And yes. I am one of those hunger strikers. I am ready to do this! I will start blogging my experiences starting today and will continue to update you over time. I started a twitter to keep you all updated.

Wednesday, April 18, 2012

I might be the worst lab partner ever...

Dear Fellow Econ Student Who Sat Next to Me During Lab Today,

            I didn’t mean to ruin your day I swear! Who knew that you offering me a butterscotch would strike up such a conversation? Who was to know that the question “Why would students strike?” would have such a long answer? But of course, you just met me so why would you think you were slowly pulling the trigger that holds my tongue back…
            As you said “It’s hard to ruin today, I just got my financial aid!” Always great news to any student of course, now we can finally eat something other than ramen noodles and 98 cent store knock off mac and cheese and finally pay that past due electricity bill. Of course it’s upsetting information, especially if you have never heard it before. I’m so sorry to be the bearer of bad news on this holy day and make you think about how fucked up it is for the rest of class, but in all fairness you persisted to know more about it.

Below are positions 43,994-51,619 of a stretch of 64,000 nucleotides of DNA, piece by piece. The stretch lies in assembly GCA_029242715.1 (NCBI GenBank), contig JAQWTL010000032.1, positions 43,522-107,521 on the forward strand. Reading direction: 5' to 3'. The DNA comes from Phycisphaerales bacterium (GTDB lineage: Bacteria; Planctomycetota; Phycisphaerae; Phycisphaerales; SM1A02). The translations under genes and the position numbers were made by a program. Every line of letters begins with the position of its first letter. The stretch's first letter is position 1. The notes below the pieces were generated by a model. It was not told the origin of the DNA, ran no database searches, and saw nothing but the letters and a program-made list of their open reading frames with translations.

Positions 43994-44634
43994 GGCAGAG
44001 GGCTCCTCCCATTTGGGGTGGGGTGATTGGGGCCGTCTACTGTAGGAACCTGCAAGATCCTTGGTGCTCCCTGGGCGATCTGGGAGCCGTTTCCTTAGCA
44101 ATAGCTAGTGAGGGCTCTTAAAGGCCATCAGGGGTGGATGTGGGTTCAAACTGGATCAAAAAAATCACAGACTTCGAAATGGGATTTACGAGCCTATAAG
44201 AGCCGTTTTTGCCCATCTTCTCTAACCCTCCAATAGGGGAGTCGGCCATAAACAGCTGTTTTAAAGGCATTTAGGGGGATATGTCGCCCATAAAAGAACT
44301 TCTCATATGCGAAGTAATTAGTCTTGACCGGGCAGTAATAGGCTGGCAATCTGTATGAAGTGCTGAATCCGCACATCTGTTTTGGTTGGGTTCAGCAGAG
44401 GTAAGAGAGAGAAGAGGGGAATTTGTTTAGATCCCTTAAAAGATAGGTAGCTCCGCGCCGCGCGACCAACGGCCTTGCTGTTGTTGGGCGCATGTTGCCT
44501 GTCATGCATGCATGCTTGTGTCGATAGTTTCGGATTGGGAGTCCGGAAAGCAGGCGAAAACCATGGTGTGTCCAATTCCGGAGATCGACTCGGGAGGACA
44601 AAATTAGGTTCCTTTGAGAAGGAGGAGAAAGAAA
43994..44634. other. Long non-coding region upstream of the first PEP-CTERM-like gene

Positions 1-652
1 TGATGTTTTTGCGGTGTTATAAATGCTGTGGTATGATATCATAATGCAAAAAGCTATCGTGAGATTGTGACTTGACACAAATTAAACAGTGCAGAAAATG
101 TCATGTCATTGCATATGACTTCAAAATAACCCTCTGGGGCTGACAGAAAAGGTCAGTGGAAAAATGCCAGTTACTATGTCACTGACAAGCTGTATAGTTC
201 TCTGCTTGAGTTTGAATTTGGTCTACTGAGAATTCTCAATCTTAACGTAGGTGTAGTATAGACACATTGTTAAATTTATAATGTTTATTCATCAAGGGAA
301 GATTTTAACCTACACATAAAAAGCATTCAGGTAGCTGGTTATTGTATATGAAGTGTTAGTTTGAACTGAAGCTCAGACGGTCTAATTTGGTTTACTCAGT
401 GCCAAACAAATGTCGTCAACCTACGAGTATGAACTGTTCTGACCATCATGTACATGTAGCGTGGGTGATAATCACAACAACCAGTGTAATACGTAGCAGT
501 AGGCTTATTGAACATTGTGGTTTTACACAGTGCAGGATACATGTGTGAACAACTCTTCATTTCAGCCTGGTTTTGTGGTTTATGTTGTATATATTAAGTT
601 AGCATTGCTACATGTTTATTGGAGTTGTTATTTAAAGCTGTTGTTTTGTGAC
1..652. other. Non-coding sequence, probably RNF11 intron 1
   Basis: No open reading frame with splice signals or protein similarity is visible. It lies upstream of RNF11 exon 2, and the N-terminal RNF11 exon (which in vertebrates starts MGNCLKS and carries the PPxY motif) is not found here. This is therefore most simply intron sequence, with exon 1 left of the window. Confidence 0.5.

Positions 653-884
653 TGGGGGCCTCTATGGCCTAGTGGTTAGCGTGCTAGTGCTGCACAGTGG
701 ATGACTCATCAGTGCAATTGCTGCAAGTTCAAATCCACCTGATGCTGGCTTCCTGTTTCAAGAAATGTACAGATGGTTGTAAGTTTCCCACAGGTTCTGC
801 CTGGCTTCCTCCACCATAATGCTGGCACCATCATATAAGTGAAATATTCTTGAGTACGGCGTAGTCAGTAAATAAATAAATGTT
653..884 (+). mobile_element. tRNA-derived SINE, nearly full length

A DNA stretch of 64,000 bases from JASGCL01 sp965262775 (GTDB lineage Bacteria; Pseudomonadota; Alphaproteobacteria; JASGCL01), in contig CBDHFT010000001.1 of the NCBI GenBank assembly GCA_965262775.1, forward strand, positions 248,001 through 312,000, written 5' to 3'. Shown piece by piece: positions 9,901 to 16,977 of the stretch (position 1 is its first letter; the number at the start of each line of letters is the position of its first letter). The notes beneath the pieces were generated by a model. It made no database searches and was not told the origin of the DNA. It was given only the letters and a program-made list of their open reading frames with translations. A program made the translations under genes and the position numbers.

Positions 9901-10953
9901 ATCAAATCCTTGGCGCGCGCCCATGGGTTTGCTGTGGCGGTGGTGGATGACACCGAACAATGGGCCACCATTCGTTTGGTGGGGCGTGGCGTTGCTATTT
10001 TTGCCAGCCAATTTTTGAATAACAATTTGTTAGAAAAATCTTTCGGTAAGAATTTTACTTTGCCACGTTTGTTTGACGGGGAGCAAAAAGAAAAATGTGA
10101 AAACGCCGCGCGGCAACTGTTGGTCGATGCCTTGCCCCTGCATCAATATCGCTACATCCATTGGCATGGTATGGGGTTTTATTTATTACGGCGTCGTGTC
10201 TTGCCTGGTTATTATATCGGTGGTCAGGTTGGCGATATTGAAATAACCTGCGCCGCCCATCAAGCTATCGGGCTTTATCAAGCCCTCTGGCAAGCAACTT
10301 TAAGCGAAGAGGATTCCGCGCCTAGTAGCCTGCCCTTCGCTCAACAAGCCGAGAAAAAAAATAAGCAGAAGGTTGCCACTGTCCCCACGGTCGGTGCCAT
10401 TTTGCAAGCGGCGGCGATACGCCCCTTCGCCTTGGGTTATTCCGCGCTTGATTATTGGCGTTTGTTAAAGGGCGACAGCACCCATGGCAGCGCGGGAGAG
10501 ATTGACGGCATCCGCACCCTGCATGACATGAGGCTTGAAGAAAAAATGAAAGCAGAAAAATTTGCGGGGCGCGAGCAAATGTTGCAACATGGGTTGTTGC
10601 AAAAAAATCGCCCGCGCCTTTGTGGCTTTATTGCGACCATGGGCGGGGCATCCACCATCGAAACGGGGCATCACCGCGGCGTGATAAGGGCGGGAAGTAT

So what did I tell you that got you all worked up my new econ friend? Information about our quest for quality education. Which just so happened to be a quest you were unaware of. We rally, protest, petition, walk out, sit in, lobby, letter, present, flyer, march, document, demonstrate and fight non violently for our humyn right to a quality, affordable public education.  I just told you some basic info about what we students who stand for quality education do; educate students about the fee increases, budget cuts and of course, the REAL reasons our fees and tuition keep going up.
            “Oh yeah and what is that now?” you asked like any self-respecting student would. BIG MISTAKE! You just pulled the trigger on my mouth (again so very sorry for ruining your day)! I was only able to start off with the explanation of a two part problem: state funding decreasing and mismanagement of the funds that we actually do get.